18 March 2014 | Volume 6 Issue 24
Recent changes under Excise for Importers operating as Dealers

Typically, in the Indian scenario there are importers who import goods from outside India for the purpose of sale to Indian customers. On account of imports, the importers pay customs duty at specified rates. Out of the total customs duty, Countervailing Duty (CVD) and Special Additional Duty (SAD) paid at the time of imports are passed on to the Indian customers through an invoice so that customers can claim the credit of such duties as the importer cannot utilise the said duties.
Let us go to the background of the provisions which enable the importer to pass on the credits. We would like to refer to the provisions of Central Excise, wherein it is mentioned that a person who is registered as a 'First Stage Dealer' and satisfies specified conditions can pass on the credit of CVD and SAD on the basis of an invoice.
The definition of a first stage dealer is reproduced below:
'First stage dealer' means a dealer, who purchases the goods directly from-
(i) the manufacturer under the cover of an invoice issued in terms of the provisions of Central Excise Rules, 2002 or from the depot of the said manufacturer, or from premises of the consignment agent of the said manufacturer or from any other premises from where the goods are sold by or on behalf of the said manufacturer, under cover of an invoice; or
(ii) an importer or from the depot of an importer or from the premises of the consignment agent of the importer, under cover of an invoice
From the above meaning, it appears that an importer who directly imports from outside India and is engaged in selling to Indian customers does not seem to be covered, as the definition specifies only a dealer who purchases from a manufacturer or importer.
However, for practical purposes and based on the industry practice, a view was taken that an importer would be deemed to be a first stage dealer and can pass on the credit of CVD and SAD through an invoice. 
Since the above is not covered in the definition, it is possible to contend that an importer who imports and sells should not be regarded as a first stage dealer and accordingly, duties paid on imports cannot be passed on.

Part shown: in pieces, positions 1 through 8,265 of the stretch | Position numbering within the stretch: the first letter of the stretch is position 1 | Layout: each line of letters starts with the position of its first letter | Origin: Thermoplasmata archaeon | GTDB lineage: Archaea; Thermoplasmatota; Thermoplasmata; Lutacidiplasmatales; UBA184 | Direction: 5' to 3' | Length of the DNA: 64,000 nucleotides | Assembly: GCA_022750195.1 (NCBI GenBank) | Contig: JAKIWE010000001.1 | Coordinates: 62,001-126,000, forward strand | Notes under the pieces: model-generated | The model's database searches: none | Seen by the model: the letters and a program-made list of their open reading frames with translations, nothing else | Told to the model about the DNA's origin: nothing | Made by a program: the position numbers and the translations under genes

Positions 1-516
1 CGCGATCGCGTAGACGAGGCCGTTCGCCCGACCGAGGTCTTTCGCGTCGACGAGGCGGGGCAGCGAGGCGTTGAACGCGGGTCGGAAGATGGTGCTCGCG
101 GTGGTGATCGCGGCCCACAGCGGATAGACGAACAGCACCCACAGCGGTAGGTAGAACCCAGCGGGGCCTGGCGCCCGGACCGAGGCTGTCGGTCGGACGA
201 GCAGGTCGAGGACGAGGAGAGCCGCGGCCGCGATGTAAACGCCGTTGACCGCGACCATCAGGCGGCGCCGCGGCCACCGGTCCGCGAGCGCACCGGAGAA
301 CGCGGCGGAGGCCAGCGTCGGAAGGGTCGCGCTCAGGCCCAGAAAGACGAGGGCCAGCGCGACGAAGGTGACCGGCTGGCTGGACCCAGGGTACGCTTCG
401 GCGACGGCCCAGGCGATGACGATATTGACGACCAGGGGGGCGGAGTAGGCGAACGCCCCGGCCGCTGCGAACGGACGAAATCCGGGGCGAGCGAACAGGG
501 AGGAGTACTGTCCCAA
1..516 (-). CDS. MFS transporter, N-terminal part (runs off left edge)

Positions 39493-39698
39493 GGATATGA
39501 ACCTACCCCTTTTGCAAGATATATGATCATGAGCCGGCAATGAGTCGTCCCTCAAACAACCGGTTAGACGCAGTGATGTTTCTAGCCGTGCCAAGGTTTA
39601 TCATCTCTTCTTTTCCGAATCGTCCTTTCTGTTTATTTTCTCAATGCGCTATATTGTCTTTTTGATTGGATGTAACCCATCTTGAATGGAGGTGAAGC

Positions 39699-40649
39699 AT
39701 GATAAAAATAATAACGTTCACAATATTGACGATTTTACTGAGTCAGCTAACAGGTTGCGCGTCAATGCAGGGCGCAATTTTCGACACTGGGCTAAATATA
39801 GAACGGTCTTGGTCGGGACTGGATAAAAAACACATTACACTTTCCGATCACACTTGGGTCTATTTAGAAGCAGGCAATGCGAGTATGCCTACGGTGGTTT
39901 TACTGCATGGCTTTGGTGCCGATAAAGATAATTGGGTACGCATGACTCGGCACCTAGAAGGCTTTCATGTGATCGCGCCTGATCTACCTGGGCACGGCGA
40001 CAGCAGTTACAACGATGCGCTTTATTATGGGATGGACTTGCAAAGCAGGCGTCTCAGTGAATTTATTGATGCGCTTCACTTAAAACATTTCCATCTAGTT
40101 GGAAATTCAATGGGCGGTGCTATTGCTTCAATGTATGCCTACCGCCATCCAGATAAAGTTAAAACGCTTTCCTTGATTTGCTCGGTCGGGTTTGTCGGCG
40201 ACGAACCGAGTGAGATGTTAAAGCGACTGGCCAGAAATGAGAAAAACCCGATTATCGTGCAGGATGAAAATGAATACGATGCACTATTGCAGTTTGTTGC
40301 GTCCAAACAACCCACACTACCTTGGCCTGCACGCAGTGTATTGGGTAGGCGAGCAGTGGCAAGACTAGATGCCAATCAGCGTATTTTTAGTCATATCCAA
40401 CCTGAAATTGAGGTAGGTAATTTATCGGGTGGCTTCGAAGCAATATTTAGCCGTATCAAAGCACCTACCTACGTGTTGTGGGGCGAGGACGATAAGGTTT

To remove the above ambiguity, the Government issued a Notification to give wider meaning to the definition of a first stage dealer and through this amendment an importer would be regarded as a first stage dealer. The said Notification is effective from 1 March 2014.
Apart from the above, there are changes introduced through Notifications to enable an importer who wishes to carry out business as a first stage dealer, to select the appropriate option of 'Importer' in the excise registration application form (Form A-1). Furthermore, an amendment is made in the quarterly return form which a first stage dealer has to file, to enable an importer to show the imports made from parties outside India by selecting the tab 'self' under the column 'Name and Address of Manufacturer/Importer or First Stage Dealer'. The same is not available in the current format of the return.
Clarificatory changes are made through the Notification to enable the buyer to claim credit based on the invoice issued by an 'importer'.
The aforesaid Notifications will be effective from 1 April 2014, whereas the Notification to widen the meaning of a first stage dealer is applicable from 1 March 2014.
The changes introduced through the above Notifications are welcomed by the industry players as these changes were in a way deemed or followed by them in the past. Through these changes, the intention of the Government has become clearer.


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